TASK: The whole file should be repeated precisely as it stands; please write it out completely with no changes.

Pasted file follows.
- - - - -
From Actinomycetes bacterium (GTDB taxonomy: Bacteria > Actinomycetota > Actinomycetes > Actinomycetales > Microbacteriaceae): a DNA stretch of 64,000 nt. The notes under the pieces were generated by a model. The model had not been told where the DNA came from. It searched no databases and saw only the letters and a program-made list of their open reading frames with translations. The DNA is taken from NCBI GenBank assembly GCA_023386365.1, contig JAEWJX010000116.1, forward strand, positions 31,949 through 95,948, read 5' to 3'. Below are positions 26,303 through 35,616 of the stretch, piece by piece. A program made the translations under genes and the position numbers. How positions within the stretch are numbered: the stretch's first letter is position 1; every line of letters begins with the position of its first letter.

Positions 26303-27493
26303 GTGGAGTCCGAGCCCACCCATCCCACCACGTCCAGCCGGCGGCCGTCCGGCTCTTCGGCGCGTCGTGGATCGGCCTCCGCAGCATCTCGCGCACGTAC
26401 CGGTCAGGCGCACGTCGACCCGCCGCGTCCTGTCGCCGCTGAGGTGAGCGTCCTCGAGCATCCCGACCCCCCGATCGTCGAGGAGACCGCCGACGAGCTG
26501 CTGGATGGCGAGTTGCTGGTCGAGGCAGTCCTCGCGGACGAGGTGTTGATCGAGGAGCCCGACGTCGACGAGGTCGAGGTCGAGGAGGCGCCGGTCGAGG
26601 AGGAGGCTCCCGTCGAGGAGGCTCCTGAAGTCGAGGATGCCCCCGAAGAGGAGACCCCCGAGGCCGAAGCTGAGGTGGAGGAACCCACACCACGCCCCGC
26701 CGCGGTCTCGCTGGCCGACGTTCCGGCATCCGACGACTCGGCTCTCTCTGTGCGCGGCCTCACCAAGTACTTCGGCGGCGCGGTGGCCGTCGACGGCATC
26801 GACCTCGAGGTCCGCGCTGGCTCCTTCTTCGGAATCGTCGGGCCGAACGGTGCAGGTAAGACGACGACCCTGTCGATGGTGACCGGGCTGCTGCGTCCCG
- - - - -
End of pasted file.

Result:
From Actinomycetes bacterium (GTDB taxonomy: Bacteria > Actinomycetota > Actinomycetes > Actinomycetales > Microbacteriaceae): a DNA stretch of 64,000 nt. The notes under the pieces were generated by a model. The model had not been told where the DNA came from. It searched no databases and saw only the letters and a program-made list of their open reading frames with translations. The DNA is taken from NCBI GenBank assembly GCA_023386365.1, contig JAEWJX010000116.1, forward strand, positions 31,949 through 95,948, read 5' to 3'. Below are positions 26,303 through 35,616 of the stretch, piece by piece. A program made the translations under genes and the position numbers. How positions within the stretch are numbered: the stretch's first letter is position 1; every line of letters begins with the position of its first letter.

Positions 26303-27493
26303 GTGGAGTCCGAGCCCACCCATCCCACCACGTCCAGCCGGCGGCCGTCCGGCTCTTCGGCGCGTCGTGGATCGGCCTCCGCAGCATCTCGCGCACGTAC
26401 CGGTCAGGCGCACGTCGACCCGCCGCGTCCTGTCGCCGCTGAGGTGAGCGTCCTCGAGCATCCCGACCCCCCGATCGTCGAGGAGACCGCCGACGAGCTG
26501 CTGGATGGCGAGTTGCTGGTCGAGGCAGTCCTCGCGGACGAGGTGTTGATCGAGGAGCCCGACGTCGACGAGGTCGAGGTCGAGGAGGCGCCGGTCGAGG
26601 AGGAGGCTCCCGTCGAGGAGGCTCCTGAAGTCGAGGATGCCCCCGAAGAGGAGACCCCCGAGGCCGAAGCTGAGGTGGAGGAACCCACACCACGCCCCGC
26701 CGCGGTCTCGCTGGCCGACGTTCCGGCATCCGACGACTCGGCTCTCTCTGTGCGCGGCCTCACCAAGTACTTCGGCGGCGCGGTGGCCGTCGACGGCATC
26801 GACCTCGAGGTCCGCGCTGGCTCCTTCTTCGGAATCGTCGGGCCGAACGGTGCAGGTAAGACGACGACCCTGTCGATGGTGACCGGGCTGCTGCGTCCCG